Brunch is officially back bitches. I don't know where it went, why I stopped going or how I ever fell out of love with it - but its officially on my radar to have as many times as possible in one week. Whilst having a meal replacement shake at work one morning, someone asked what I was drinking. As I had already had breakfast,(thus defeating the point of it being a meal replacement shake), I replied 'it's brunch'. And it hit me that it was depressing on two levels; one being that I had technically had two breakfasts and the other being that the definition of brunch was demoted to a meagre, sawdust flavoured liquid. That is most certainly not brunch in my eyes. A glorious spread of eggs, avocados, BACON (its importance is justified by the capital letters) and pancakes should be the staple base of any brunch. And proper coffee. However, whenever I go to brunch, I tell myself I'll go for the sweet options of waffles/french toast - and my mind is changed last second to a more savoury choice. All to change with this recipe I would hope.
Decades ago, Hong Kong saw the rise of Cha Chaan Tengs - a pseudo Western-Canto mixed cafe - to provide cheap, Western food to locals who had developed a penchant for drinking British tea and eating cakes. If you ever go to HK, you've got to go into one of these cafes - pop a squat and eat like a true local - be it macaroni and soup for breakfast, noodles for lunch or club sandwiches galore. However, the best duo in my books that is always on my menu is French toast - HK style is pretty much deep fried and with a generous lashing of butter and syrup, perhaps peanut butter and condensed milk if you're feeling lavish, and washed down with a milk tea (that's black tea with condensed or evaporated milk mind...just to add to the caloriefest). I'll always opt for the sweet option vs. savoury when in Hong Kong. French toast has a special place in my heart, and my arteries.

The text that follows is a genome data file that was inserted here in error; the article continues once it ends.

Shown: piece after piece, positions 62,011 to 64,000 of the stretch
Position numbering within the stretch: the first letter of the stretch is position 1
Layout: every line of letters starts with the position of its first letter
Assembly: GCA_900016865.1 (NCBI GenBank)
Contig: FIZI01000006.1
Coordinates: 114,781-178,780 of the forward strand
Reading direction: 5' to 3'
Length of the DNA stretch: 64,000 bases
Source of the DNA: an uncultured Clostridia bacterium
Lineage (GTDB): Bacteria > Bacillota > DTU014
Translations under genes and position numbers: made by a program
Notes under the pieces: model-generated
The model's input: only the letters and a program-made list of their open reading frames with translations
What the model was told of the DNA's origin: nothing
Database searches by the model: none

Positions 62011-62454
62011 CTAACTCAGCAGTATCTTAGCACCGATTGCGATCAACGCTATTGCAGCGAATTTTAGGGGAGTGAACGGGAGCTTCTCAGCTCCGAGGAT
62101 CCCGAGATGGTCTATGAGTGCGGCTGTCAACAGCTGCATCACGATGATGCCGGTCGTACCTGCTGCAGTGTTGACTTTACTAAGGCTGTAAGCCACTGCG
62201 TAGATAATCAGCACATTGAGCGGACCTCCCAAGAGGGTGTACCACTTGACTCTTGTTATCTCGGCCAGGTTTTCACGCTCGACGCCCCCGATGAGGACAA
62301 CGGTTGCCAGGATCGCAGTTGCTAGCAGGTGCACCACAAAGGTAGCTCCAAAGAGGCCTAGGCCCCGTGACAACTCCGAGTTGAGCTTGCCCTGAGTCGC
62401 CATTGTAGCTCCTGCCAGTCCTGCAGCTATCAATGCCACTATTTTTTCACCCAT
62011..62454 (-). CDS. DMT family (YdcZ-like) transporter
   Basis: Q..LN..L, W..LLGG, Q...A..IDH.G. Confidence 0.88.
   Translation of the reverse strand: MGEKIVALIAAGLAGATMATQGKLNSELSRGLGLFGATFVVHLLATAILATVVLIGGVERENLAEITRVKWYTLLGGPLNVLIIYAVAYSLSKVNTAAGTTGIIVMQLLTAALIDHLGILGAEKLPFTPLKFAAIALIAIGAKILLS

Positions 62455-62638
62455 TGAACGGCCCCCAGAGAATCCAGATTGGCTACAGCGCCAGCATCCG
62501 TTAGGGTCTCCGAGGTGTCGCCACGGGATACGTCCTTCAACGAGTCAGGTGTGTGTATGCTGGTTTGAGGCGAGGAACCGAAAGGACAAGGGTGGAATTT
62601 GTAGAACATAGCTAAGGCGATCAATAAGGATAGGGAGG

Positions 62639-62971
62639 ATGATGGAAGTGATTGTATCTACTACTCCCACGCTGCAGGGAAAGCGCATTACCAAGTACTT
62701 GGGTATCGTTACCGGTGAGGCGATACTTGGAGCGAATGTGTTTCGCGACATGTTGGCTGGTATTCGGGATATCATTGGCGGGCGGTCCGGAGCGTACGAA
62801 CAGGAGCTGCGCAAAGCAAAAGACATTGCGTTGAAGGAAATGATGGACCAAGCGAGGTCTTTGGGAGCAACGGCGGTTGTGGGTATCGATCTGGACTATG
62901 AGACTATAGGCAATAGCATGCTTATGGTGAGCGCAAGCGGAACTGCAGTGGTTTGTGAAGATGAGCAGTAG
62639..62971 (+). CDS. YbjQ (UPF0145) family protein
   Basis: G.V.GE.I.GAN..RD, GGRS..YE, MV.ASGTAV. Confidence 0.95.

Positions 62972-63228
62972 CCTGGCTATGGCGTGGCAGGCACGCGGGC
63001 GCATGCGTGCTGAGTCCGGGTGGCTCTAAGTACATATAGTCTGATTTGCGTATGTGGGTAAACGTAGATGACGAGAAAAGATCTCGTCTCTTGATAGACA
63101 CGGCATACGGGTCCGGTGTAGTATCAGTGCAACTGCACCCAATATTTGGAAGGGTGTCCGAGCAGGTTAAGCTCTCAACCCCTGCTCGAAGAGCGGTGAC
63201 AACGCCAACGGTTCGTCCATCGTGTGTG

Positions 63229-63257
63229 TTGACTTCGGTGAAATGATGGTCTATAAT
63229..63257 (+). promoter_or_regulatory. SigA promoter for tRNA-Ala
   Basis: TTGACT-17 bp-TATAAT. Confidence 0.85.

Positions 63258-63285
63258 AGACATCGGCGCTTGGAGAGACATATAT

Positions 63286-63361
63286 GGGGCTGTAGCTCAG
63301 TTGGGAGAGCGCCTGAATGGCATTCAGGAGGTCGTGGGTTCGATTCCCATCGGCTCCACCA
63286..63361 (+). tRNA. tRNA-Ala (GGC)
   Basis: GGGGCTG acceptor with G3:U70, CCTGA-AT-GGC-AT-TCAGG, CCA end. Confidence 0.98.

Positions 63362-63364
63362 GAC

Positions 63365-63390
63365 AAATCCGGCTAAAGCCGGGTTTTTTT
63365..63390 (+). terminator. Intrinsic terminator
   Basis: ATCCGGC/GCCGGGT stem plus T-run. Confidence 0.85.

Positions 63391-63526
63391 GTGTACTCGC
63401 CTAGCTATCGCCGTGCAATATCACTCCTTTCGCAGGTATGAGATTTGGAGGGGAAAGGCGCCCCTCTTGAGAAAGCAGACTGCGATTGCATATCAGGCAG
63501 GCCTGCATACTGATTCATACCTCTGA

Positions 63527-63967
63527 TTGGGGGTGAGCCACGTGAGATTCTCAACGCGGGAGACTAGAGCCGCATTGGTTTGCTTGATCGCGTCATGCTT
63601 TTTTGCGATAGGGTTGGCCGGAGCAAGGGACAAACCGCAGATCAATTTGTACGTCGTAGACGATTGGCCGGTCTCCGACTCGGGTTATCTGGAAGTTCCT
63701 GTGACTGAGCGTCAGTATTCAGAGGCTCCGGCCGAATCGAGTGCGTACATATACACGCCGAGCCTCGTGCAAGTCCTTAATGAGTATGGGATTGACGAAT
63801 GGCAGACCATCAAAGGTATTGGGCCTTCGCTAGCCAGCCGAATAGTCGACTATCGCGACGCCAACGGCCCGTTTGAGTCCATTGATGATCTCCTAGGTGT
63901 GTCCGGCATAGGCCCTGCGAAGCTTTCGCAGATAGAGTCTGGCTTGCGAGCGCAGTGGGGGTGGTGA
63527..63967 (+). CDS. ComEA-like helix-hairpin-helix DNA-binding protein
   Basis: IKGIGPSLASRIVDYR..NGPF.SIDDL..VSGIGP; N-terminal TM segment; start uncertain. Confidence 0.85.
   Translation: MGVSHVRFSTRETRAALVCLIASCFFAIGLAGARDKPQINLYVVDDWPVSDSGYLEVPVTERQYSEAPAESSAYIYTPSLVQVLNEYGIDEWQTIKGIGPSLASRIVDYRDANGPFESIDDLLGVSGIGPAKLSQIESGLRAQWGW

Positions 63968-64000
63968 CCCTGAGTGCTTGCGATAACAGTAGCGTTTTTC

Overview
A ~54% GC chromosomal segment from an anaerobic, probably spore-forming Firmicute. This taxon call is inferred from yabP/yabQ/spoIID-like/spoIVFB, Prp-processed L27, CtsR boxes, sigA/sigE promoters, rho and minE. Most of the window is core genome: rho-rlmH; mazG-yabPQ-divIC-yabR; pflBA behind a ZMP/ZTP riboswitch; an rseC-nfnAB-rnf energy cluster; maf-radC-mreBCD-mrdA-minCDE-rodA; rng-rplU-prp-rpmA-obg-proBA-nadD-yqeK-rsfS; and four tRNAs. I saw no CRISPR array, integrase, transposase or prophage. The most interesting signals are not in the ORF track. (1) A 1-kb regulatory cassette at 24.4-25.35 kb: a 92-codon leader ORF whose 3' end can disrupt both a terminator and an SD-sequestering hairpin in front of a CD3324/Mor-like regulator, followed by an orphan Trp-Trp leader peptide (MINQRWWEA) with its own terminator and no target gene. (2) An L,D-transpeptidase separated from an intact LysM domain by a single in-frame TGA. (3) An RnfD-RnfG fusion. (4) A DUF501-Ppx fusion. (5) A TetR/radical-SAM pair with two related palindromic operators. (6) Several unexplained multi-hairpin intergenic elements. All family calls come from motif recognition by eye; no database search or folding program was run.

This recipe takes it to the next level though - I thought, how can I make HK style French toast even more calorific and sinful? How can I increase the chances of pulmonary failure on a plate? Ah yes, stuff the bad boys with a rich and decadent custard. Nope, let's go one further and make a rich, salted duck egg custard. Let's throw in some strawberries as a count towads your 'five a day'. Sure. A great Hong Kong dim sum is a custard bun - comforting pillowy dough with a subtle custard inside. Let's take that custard and make it richer with a salted duck egg and have a hint of coconut to complement the strawberries in a French toast. Not complicated or necessary to do - but I was intrigued to try and make work. I'd probably advise to guzzle this down with some milk tea and Gaviscon...purely for precaution.